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Policeman killed by single punch

An off-duty policeman attacked on a night out died from a head injury as a result of a single punch.

Three men continue to be questioned on suspicion of the murder of Pc Gareth Francis, 28, in Stockport, Greater Manchester, as a post-mortem examination confirmed the cause of death.

Police and emergency services were called at 1.20am on Sunday to a report of an assault in Castle Street, Edgeley, where Pc Francis was found with a serious head injury.

He had been walking home after being dropped off by taxi from a night out in Manchester with friends when he was attacked. Paramedics treated him at the scene and he was taken by ambulance to Stepping Hill Hospital, where he died shortly afterwards.

Tributes were paid by family and colleagues of Pc Francis, who joined Greater Manchester Police (GMP) in 2007 and served in South Manchester and Wythenshawe before a move to West Didsbury police station last summer.

Pc Francis's immediate supervisor for the last four years, Sergeant Alex Cairns, spoke of him as "a consummate professional police officer".

Sgt Cairns said: "Gareth's colleagues on 'A' relief are absolutely devastated by his death. It has hit them extremely hard and they are being offered all the support that we can right now.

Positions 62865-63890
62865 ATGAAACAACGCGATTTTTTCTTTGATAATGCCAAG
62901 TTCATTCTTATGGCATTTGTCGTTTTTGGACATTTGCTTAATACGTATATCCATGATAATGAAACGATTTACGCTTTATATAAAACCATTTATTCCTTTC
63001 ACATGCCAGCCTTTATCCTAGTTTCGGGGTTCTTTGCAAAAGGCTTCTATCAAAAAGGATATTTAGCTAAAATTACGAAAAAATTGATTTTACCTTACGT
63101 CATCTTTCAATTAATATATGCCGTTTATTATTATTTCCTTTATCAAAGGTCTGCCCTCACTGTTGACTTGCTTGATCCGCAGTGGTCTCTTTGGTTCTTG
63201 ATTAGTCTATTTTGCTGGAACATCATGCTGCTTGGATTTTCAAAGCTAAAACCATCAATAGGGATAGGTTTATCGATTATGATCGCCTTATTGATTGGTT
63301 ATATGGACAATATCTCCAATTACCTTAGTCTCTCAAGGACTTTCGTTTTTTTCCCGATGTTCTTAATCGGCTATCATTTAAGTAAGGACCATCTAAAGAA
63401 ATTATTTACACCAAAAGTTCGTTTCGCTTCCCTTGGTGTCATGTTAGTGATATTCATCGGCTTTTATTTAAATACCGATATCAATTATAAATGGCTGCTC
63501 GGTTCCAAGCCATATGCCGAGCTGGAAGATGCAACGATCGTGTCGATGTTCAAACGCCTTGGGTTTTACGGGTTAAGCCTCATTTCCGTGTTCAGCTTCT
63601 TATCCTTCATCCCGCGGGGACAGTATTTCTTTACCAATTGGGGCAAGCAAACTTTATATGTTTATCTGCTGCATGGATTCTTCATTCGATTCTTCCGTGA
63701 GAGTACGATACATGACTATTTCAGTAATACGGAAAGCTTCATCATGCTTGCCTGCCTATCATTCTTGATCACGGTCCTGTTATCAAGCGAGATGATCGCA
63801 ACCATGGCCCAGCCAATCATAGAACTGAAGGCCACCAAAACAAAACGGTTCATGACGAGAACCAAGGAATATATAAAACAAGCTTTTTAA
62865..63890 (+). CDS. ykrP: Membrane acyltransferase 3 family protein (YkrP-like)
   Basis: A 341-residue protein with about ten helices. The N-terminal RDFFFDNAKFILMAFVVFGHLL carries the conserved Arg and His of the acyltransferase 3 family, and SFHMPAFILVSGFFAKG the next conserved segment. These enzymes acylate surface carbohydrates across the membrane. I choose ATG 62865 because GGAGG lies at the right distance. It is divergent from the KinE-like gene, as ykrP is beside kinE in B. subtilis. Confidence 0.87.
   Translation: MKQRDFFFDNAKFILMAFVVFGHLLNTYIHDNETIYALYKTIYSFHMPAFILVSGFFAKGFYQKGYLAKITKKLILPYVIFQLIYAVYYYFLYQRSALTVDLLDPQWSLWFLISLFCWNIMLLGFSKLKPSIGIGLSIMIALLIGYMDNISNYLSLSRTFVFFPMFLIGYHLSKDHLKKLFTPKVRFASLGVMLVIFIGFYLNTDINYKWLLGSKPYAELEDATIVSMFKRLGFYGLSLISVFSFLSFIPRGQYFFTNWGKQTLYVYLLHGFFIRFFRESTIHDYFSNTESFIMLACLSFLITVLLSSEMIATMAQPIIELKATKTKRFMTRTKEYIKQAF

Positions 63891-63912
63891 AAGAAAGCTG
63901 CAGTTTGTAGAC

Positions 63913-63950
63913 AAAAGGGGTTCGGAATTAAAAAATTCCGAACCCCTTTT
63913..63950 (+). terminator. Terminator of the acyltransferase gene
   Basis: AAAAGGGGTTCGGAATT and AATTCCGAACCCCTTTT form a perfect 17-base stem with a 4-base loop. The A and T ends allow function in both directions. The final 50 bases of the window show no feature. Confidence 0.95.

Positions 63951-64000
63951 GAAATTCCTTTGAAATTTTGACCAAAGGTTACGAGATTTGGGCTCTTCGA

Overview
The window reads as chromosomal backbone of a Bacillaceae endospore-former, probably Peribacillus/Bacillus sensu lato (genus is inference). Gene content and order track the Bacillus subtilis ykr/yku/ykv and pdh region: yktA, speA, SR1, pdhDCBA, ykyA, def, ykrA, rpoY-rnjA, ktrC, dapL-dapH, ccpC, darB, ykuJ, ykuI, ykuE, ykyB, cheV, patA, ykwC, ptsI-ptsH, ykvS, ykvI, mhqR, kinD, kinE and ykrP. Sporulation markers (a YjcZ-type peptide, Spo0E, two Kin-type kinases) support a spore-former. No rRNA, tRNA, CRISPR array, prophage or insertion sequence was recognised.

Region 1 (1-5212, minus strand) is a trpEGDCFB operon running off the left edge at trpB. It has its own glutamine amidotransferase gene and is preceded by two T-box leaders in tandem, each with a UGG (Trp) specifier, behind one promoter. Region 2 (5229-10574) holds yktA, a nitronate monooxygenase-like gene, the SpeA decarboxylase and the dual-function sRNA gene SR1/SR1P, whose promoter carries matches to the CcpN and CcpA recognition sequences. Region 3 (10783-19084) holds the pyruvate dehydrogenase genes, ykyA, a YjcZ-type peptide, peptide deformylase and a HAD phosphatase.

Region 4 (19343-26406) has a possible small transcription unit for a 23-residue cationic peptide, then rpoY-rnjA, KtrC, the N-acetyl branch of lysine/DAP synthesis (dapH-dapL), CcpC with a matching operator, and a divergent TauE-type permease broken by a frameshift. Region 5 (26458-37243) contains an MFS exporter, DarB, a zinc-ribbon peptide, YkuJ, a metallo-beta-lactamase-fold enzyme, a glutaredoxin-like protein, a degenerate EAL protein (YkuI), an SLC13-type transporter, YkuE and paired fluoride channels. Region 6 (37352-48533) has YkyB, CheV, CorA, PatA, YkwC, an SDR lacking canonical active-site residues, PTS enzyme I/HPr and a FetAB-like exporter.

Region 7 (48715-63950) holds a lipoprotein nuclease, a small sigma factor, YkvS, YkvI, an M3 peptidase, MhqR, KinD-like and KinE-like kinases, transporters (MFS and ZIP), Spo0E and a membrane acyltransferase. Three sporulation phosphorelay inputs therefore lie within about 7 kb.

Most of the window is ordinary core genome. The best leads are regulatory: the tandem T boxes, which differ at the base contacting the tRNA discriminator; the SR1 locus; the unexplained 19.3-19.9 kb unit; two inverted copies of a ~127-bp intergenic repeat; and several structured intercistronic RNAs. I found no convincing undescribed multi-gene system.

"Most of his career, Gareth worked on a close-knit relief of between 10 and 14 officers, so you can imagine that in teams of that size the news has come as a personal blow to them.

"Gareth was the kind of officer who would quietly get on with his job with the minimum of supervision. In fact, he was pretty much a 'go to' kind of guy. If you needed something doing quietly and efficiently, then he was your man. He would volunteer to stay late without any complaint and approached everything in work with an outstandingly positive attitude.

"All of his colleagues, without exception, felt a sense of relief when they knew Gareth would be attending a difficult or potentially dangerous incident with them. That was the esteem in which his fellow officers held him. He was always the consummate professional police officer."


From Belfast Telegraph